Ian Brown: Liverpool University


Getintothis’ Alistair Houghton is serenaded by the vocal equivalent of a Mersey tugboat – and he laps it up.

A BELIEF I’ve always stuck to is that an indie disco is only an indie disco if it plays I Am The Resurrection in full. Let the guitars pour out, I say, while the revelling shufflers shuffle and slosh beer to their hearts’ content.
And, thankfully, it seems King Monkey Ian Brown agrees. Because, towards the end of a rapturously-received and almost entirely greatest hits-based set at Liverpool University, his version went spiralling away into indie dance ecstasy with Brown pumping up the audience like Madchester went away.
As the Roses fell away in the 1990s, Brown’s solo career was more or less written off before it started, in the shadow of his comrades. But instead it’s Brown who carries the band’s flame and, if Friday’s gig was anything to go by, the adoration of a whole generation of fans.
As soon as he comes on stage the bassline to I Wanna Be Adored kicks in, the crowd gleefully hollers the rhythm, then, bang – he doesn’t even need to sing the first lines as the crowd wont let him get a word in.
As the song roared on I was sucked in to the euphoria, my vision changed and eyesight transformed and everything seemed brighter. Then I realised I was standing on my glasses.
Vision restored amid the crowd’s euphoria, Brown went straight into Dolphins Were Monkeys. He’s still in powerful, though tuneless, voice and still eerily young in appearance. That’s not susprising, given as when he’s not pumping his hands in the air or leaning over the front row in communion with his audience, he energetically runs on the spot.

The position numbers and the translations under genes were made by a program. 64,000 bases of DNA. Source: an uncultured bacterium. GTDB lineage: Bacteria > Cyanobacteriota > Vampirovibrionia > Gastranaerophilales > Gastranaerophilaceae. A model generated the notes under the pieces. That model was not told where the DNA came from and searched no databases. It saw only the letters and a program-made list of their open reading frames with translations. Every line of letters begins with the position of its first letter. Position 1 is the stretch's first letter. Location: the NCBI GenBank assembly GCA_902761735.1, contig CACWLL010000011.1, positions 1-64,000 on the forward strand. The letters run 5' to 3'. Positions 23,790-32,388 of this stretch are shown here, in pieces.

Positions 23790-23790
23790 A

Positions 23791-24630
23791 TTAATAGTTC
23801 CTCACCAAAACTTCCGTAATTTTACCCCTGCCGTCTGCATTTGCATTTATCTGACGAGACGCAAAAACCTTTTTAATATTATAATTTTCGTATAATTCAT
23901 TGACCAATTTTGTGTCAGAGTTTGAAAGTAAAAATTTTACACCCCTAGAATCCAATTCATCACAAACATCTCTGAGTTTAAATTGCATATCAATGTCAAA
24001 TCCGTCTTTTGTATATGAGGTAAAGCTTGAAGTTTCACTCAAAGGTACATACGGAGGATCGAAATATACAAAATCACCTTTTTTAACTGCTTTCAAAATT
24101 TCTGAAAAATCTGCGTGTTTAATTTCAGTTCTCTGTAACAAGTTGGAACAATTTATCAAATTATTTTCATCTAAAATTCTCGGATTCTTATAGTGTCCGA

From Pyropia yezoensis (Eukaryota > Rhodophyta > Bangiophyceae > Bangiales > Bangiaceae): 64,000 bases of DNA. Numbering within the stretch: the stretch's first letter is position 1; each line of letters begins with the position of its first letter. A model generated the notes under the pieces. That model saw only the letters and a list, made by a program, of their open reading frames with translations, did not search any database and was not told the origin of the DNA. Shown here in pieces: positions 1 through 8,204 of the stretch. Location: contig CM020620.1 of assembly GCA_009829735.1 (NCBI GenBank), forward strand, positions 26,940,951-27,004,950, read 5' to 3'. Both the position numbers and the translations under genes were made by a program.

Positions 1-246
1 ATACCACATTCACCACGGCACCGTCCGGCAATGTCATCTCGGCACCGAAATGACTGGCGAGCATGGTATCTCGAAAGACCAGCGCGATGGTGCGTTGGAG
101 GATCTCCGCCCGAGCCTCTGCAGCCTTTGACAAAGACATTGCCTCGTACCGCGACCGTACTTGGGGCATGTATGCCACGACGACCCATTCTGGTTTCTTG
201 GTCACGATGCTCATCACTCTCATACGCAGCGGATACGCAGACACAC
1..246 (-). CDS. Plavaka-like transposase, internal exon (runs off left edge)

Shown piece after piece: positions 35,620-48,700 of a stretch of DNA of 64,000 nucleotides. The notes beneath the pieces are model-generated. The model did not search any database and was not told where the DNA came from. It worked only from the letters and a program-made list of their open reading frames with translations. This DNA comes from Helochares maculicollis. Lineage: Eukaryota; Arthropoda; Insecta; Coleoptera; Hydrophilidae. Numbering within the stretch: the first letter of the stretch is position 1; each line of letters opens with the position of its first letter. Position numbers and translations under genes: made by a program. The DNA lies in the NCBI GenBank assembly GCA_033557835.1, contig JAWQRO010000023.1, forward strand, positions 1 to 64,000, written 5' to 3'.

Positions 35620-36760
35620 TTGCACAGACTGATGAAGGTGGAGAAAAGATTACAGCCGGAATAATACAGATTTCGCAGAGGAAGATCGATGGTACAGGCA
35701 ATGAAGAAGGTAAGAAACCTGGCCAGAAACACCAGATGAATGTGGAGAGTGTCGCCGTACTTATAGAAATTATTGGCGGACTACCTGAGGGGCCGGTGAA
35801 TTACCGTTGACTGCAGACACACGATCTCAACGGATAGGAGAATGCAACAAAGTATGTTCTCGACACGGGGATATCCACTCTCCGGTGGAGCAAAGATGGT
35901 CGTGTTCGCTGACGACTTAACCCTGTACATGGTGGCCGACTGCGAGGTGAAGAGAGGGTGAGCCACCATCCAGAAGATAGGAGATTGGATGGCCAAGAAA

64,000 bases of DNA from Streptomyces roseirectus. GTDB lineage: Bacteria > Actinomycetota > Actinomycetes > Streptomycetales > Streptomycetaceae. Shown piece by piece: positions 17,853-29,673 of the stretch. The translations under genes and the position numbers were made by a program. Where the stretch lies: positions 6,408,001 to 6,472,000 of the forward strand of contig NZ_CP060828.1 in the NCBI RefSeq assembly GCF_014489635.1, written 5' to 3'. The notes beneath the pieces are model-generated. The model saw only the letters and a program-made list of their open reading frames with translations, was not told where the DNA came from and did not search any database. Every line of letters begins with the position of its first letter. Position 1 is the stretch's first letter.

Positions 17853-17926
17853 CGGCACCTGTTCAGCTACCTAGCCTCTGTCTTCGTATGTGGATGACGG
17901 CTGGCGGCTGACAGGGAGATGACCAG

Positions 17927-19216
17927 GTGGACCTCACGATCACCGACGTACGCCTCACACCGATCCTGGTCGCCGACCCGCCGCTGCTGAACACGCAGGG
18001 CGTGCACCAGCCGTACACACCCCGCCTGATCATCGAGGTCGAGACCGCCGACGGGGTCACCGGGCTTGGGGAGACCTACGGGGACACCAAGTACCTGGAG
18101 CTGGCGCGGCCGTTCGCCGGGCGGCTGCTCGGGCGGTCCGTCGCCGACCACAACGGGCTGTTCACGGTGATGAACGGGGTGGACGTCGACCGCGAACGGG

A third through, Brown announced the arrival of ‘one of Manchester’s finest’, and on sauntered ex-Smiths bassist Andy Rourke. Despite looking like Radio 1 DJ Mike Read he anchored the band as the first bassist switched to brass. Things then got a little, for want of a better word, mariachi, with jaunty brass backing for songs like Lovebug and Time Is My Everything.
Brown’s harmonica was whipped out for a shuffle through the brilliant Corpses before he started marching on the spot for a storming My Star complete with a final snatch of Dear Prudence to honour some local heroes or other.
I say acapella, as given his none-too-dulcet bellow and microphone distortion set to stun it was more like being serenaded by a Mersey tugboat. But he’s never been famous for his Celine Dion-esque vocal acrobatics, and anyway he’s so much easier to sing along to.
Back on stage for his encore after Resurrection, he announces “special requestâ€? time. The crows hollers suggestions before he grins and obligingly sings one line of Mersey Paradise. Then it’s a stomping Sister Rose, from new album The World Is Yours, before the familiar intro to Fools Gold breaks out. It’s another moment of euphoria in the crowd, then Brown starts singing
.the lyrics to The World Is Yours, over the tune to Fools Gold.
So, that’s Brown refusing to rehash his past even while we’re all free to party like it’s 1990. Then it’s one last blast of FEAR before home.
There were new songs, including the lyrically Sting-esque Street Children, but not as many as you might expect, with Brown instead focusing on his string of solo hits bookended by the Roses epics.
With the somewhat samey The World Is Yours receiving lukewarm reviews, the greatest hits focus was hardly surprising, but it does leave you wondering how his future setlists can live up to this one.
But live for the moment. So Ian Brown – yes, he’s better than most indie discos in Hull, but much more than that he’s still one of rock’s most compelling frontmen. That Roses legacy is in safe hands.